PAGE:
Spencer's Place a loving tribute

Spencer Avery Sapp could neither talk nor walk. He needed help most of the time. Still, he came to Greenville Elementary School to learn.

Through smiles and cries, though, with inspiring perseverance, Spencer mostly taught. His special needs offered special lessons. "He taught us a lot more than we taught him," said Tim French, a special-education teacher.

Deeply grateful, the school has added a spectacular $80,000 playground on which Spencer would have had a ball. Floyd County has nowhere else so suitable for kids with disabilities. It's called Spencer's Place.

"The whole school's really excited," said Hunter Mattingly, a former classmate of Spencer.

Spencer's death in late 2007 at age 9 while he slept was as much a surprise as his life was a struggle.

He was born in Louisville with cerebral palsy, and a jury agreed with the Sapp family's claim of negligence against the hospital. A doctor also settled with the family over the case.

Judy and Doug Sapp built an accessible home in Greenville. They bought a van, arranged painstakingly for the best-possible care and treatment for Spencer, one of four children. And the family shook off any suggestions it was now on easy street, no matter how hard Spencer had it. "No amount of money would have made our life easy," Judy Sapp said.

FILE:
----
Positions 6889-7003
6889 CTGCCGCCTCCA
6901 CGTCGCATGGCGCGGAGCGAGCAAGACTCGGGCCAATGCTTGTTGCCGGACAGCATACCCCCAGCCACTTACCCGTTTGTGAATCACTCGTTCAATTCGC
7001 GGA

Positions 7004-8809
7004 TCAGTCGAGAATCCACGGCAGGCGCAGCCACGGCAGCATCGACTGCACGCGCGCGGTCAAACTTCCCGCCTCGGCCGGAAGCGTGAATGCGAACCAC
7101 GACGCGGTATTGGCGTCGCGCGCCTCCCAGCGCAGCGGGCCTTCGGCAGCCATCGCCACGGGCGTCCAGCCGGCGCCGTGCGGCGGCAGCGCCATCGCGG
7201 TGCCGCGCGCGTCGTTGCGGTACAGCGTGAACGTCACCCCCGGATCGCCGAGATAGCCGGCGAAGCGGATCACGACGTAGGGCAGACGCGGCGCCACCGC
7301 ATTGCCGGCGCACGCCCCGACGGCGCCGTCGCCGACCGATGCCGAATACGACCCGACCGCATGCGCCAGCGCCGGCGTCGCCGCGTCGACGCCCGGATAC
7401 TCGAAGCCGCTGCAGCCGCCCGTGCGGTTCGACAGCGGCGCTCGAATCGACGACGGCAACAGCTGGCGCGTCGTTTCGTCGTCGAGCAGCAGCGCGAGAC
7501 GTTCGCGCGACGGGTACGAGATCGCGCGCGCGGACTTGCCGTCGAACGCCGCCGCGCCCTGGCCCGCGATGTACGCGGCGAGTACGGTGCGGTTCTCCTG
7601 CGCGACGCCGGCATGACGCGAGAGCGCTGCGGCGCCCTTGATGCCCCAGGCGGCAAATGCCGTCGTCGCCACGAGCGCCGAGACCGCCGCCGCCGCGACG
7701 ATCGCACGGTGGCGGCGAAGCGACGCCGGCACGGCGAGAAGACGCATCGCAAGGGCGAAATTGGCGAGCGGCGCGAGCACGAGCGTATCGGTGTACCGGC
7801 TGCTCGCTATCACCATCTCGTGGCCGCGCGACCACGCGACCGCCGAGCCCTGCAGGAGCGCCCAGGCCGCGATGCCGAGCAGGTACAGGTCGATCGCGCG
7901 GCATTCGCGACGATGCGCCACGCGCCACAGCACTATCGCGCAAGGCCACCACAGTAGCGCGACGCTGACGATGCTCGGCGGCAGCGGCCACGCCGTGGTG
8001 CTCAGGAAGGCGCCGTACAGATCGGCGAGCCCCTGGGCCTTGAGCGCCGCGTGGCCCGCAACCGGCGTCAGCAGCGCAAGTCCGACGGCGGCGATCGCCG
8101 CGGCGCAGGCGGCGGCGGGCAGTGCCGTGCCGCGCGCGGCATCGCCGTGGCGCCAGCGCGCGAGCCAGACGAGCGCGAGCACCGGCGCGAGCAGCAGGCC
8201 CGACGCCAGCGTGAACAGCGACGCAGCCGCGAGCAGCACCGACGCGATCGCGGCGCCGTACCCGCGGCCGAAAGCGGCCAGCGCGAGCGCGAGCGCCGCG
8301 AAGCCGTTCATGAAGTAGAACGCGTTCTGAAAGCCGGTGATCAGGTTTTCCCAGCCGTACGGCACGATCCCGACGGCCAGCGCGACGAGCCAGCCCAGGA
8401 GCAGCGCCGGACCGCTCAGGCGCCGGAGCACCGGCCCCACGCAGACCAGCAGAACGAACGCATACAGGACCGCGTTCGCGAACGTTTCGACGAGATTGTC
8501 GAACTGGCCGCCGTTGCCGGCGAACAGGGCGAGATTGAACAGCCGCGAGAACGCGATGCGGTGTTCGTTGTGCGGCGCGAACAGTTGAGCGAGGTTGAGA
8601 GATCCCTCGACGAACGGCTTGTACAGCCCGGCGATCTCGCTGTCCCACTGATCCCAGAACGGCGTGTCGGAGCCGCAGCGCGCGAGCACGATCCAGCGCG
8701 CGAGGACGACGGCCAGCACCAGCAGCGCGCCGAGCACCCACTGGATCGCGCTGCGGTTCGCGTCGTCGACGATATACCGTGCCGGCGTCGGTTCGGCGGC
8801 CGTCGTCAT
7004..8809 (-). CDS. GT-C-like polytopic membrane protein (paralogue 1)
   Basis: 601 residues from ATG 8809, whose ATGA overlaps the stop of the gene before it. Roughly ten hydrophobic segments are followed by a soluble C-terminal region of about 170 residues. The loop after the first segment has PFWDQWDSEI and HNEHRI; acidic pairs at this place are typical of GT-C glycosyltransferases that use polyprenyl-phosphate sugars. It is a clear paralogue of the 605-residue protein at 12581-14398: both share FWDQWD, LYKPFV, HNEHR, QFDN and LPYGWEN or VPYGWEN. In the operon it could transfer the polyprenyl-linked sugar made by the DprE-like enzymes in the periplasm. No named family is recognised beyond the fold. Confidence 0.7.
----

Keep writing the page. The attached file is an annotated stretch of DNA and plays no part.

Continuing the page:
While her family lived in Jeffersonville, Judy Sapp pushed hard for the city to live up to federal accessibility requirements. Relocated to Greenville, the Sapps insisted Spencer attend the nearby school though it was unaccustomed to accommodating children with severe problems.

"It was all new to us," said Donna Emly, Spencer's third-grade teacher.

With the family's involvement, the school adapted for Spencer and students came to realize Spencer was just like everyone else on the inside. "He would get mad if nobody played with him," classmate Gage Griffin said.

The kids not only befriended the red-headed Spencer but also watched over him. "That has carried over to our other special-needs kids," said Harlan Uhl, the principal. 'They (students who aren't disabled) are little mother hens."

Teachers overlooked any day-to-day hassles to spot and accentuate Spencer's unique gifts.

"Those people weren't just educators," Judy Sapp said. "They loved my son."

A few people assumed his death was a blessing.

"How is he better off?" his mother counters. "He was so happy."


Students released butterflies at a memorial and planted a tree in salute. Emly predicts they always will remember Spencer. All cope with the big loss of a little boy.


"Joy is not true joy like it was before," Judy Sapp said.

The family has passed on equipment on which Spencer relied, and Judy Sapp is an advocate for others with disabilities. But life continues to throw the family distressing curves. Judy Sapp also helps care for her seriously ill mother, and Doug Sapp was laid off in January from his longtime job at a manufacturer.

The family was a major donor for a playground that is bright blue to reflect Spencer's obsession with the TV show "Blue's Clues." Lots of others also contributed, including many at the school.

"It's a total community project," said Uhl, who was waiting for walkways to be poured on the day I visited.

A dedication ceremony will be held soon, and the playground will be open to the public whenever school is closed.